The Motley Fool's energy bureau chief, Joel South, spoke with Michael Levi about his new book, coauthored with Elizabeth Economy, By All Means Necessary: How China's Resource Quest is Changing the World. As the David M. Rubenstein Senior Fellow for the energy and environment at the Council on Foreign Relations, Levi is no stranger to the impact that countries and their decisions have on the rest of the world. In fact, Levi also writes a blog for the CFR, Energy, Security, and Climate, where he discusses the relationship between energy, the world, and its inhabitants. In By All Means Necessary, Levi analyzes the impacts and effects China's resource hunt has on the world and international affairs, specifically looking at the synthesis of economics, security, and politics.

In this portion of the  interview, Joel South asks Michael Levi how water and China's need for it affects Chinese companies and, in particular, the future of shale gas. Levi explains that the ramifications of water in China are widespread as the need for water affects the bottom line of shale development. Levi also explores how water affects more than China.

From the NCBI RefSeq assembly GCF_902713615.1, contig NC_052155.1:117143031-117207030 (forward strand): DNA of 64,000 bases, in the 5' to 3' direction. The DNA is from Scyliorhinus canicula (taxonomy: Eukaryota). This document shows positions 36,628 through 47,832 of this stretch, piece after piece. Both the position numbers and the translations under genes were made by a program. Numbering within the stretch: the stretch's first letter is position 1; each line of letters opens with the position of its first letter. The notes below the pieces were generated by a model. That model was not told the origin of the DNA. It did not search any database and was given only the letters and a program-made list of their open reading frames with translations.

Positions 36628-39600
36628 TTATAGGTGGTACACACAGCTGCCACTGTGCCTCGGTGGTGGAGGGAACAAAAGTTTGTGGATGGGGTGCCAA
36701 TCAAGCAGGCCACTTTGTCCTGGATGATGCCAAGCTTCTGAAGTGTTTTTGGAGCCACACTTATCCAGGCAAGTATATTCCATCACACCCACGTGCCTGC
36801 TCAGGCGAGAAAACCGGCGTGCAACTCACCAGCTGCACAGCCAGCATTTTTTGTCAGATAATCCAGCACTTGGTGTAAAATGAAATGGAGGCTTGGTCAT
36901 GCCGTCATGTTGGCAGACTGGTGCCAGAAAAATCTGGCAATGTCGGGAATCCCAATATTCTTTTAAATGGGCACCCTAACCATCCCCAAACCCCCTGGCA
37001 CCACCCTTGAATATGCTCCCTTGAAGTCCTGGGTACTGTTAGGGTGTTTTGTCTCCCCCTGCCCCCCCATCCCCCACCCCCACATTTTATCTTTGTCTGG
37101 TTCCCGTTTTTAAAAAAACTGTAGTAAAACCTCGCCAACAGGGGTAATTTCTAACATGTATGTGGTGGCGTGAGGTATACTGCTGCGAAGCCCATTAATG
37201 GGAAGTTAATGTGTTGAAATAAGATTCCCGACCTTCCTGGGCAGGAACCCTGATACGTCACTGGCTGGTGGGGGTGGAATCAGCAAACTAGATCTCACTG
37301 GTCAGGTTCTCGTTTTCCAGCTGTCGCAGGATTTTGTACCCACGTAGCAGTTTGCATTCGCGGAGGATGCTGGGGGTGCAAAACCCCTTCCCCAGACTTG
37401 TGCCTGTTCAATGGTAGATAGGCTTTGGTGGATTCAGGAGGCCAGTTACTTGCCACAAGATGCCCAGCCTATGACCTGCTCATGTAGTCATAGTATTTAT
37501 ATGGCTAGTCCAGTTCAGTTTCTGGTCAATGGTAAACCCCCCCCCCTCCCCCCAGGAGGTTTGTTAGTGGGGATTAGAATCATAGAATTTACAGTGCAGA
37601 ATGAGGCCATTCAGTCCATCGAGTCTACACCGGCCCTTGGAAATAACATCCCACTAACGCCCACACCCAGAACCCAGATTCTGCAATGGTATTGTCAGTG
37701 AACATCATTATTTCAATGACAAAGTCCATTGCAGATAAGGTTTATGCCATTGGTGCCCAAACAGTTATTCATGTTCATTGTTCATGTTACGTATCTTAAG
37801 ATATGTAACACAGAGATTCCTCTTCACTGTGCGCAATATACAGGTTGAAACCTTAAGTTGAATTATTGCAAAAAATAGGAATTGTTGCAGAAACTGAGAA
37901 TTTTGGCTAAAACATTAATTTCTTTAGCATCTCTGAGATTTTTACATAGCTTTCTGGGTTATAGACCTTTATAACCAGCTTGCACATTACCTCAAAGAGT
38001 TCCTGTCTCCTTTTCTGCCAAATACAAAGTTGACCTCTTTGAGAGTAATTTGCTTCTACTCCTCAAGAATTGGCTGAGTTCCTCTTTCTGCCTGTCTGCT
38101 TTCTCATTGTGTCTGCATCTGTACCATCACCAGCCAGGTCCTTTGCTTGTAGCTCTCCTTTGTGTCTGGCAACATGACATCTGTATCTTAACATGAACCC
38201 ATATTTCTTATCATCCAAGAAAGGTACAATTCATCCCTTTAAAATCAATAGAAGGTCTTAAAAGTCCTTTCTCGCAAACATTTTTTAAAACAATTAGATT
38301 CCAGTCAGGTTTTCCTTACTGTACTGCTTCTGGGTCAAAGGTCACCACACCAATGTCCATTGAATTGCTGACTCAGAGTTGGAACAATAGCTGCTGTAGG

Joel South: I wanted to look at some potential problems back in China, in developing their own assets. Obviously, there's a lot of issues around developing shale assets -- you have to have the infrastructure -- but in your book, you looked a lot into water scarcity and property rights in China.

I was just curious what you think about water scarcity, and that really holding back a widespread use of extracting shale assets.

Michael Levi: I suspect that, for shale gas development to pick up in China, companies will need to find different business models that allow them to drill more successful wells and avoid using a lot of water on unsuccessful ones. By "successful," I don't just mean that it produces gas -- these all produce gas -- but that they actually make a profit.

There's a separate issue, which is China's pursuit of water, whether it's for energy or for agriculture, oil or gas extraction. In China, accesses water upstream of a host of other countries in the region.

We took a deep dive into this when we were researching the book, and you find that the security consequences, the political consequences, and the environmental consequences of trying to use the water that flows across borders can be quite acute because, unlike with all these other resources, the countries that might otherwise depend on the water can't just go to the global market and buy it elsewhere. You're stuck with the water that flows into the rivers and basins you have.

For the entire interview, click here

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